The books that shaped me [Reading]

in #life6 years ago (edited)

Young and Dumb

Setting the scene

A long, long time ago...

There are books I always recommend, the ones that kind of just stuck with me. Back when I was young and Dumb I would even bother to remember the title of a book, now I kind of just know it is the one with a dragon and a boy and there was grass... You know the one?

I will try to recollect a list of the obvious ones I enjoyed growing up and then scroll through my "Ebook Reader", flexing, and share a few of the ones I enjoyed from that collection and it means each time I want to tell someone to read a book I can just send them a link and save myself quite a few words.

We had quite a nice routine as kids over the weekend since Saturday was Grannies hair day which meant you either go suffer with her at the salon or you go to the library and spend 2 hours looking for books. In my sister's case, I think she just liked the pretty pictures but we both liked not hearing the cows voice.

Hiding fromt eh hag.jpg

I was always a picky reader and could never understand how my pissface father could literally just take any book and read it from cover to cover, even the damn cover was ugly what would lead you to believe the author can write a proper story when they can't even decide on better-looking cover art. Not that pretty is much better, look at real life - pretty fucked-up, am I right? In the end, it is really a toss-up but with books, I find it is still a good indicator.

Our library had 3 floors, the bottom one is for the kids, the second floor is adults and the third was for reference books and sex, I am assuming since I never got to that level, since I never did homework.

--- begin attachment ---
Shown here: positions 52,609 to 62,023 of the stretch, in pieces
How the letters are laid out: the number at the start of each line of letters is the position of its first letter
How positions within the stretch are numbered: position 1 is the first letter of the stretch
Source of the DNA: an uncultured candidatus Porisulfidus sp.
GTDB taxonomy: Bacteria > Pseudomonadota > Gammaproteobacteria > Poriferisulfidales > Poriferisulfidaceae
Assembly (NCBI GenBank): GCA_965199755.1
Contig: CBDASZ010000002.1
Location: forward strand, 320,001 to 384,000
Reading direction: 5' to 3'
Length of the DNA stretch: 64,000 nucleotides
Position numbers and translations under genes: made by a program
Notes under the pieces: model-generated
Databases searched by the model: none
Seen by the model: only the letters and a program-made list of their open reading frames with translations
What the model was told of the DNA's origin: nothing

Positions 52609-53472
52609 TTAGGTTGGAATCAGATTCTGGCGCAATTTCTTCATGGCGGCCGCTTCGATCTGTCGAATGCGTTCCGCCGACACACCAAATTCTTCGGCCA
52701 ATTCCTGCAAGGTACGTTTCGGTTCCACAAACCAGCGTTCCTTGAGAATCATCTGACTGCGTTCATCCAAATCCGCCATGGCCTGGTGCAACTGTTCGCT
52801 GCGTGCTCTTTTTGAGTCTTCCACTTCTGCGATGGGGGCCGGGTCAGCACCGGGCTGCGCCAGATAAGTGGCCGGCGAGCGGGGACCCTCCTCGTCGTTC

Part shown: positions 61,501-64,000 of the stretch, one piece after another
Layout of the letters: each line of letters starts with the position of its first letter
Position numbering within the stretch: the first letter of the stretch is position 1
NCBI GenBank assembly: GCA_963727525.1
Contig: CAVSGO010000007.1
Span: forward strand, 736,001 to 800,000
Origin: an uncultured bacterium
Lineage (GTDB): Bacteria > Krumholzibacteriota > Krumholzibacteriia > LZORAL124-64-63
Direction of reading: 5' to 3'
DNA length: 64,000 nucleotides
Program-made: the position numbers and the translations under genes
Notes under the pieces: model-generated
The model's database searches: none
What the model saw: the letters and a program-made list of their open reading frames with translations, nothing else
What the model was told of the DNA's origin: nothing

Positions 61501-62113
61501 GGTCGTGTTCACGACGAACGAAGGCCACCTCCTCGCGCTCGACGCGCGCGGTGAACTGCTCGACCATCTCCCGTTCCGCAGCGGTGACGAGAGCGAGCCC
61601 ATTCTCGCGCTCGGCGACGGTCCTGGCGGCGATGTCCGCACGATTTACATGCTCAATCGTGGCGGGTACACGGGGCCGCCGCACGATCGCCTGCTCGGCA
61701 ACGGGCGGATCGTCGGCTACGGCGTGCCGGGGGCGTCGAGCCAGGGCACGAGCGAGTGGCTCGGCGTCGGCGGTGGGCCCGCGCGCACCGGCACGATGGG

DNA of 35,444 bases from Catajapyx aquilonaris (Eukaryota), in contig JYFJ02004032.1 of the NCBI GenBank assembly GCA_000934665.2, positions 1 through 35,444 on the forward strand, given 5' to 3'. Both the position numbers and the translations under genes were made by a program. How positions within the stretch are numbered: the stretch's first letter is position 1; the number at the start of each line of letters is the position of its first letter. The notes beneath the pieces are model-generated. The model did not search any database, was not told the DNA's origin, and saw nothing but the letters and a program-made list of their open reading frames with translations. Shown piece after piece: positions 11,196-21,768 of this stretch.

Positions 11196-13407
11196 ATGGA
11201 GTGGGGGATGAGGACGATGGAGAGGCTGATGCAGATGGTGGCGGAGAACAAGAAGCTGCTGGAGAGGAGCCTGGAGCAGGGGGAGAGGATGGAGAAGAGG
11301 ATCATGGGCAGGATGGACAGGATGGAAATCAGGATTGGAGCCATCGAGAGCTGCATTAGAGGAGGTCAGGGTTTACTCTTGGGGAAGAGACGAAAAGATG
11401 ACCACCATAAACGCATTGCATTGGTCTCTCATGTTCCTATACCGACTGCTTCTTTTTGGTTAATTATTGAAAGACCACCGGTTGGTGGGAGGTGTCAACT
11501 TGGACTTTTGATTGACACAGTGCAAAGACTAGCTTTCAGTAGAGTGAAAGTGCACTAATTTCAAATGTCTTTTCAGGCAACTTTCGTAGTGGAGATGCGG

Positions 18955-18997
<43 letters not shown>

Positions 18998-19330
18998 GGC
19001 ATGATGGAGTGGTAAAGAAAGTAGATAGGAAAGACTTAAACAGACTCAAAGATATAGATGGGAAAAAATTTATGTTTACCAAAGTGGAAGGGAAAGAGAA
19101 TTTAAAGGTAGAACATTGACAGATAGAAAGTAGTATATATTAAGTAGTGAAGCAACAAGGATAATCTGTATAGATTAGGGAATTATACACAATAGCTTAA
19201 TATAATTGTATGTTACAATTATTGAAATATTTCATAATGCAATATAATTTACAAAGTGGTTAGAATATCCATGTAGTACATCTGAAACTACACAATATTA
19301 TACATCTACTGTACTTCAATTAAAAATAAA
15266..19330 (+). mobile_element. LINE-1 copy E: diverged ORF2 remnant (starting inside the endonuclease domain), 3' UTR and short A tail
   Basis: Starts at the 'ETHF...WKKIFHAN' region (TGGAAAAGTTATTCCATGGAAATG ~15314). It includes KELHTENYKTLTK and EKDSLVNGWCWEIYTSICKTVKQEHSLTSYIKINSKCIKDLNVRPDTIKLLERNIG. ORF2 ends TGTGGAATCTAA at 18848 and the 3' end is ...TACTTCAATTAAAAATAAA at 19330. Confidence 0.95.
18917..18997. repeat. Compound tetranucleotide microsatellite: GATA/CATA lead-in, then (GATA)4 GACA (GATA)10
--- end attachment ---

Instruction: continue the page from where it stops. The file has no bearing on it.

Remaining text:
My first language is Afrikaans so it is understandable that I vehemently refused to read anything in that language, it was bad enough I had to think in it, thankfully later I found that this was not a have to kind of thing.

List Dude?

Backstory first dammit, this is my post, my writing and you will not influence me one iota. Do you understand me?



The Ground Floor

To be able to get books from the kid's section I needed the green cards which pissface got for me and my sister, which allowed us to get 4 books each. Baller.

If I had to try and guess a good age for me at the time I would say 8 or 9 which I think is quite late and maybe explains why I was so excited to always go get new books apart from getting away from the hag.

The Hardy Boys

So the books I most remember reading was The Hardy Boys, they were the main ones I started with. Consisting of the classic intro, intrigue, build up, climax and closing. I don't think my taste has deviated much since those books, I expect it, am agitated if I don't feel like I received it. All in all, I just want it bad.

Nancy Drew

I actually read only The Hardy Boys for a while, read both the classics and The Casefiles not all of it but enough. There were obviously a few other titles thrown in between but nothing I can really recall apart from the fact that The Famous Five was a little bit shitty, Sweet Valley High was not sweet at all but I really gave it a shot maybe 5 books but that is it nothing more just a fair shot and that I preferred the more solo approach of Nancy Drew.


Goosebumps

Obviously, I have to mention Goosebumps with the main one that got me is those damn lawn gnomes, those are the times you skip down the hall to get to the light. I read only a few of the Goosebumps books but the ones I read were always pretty good getting you from start to end effortlessly.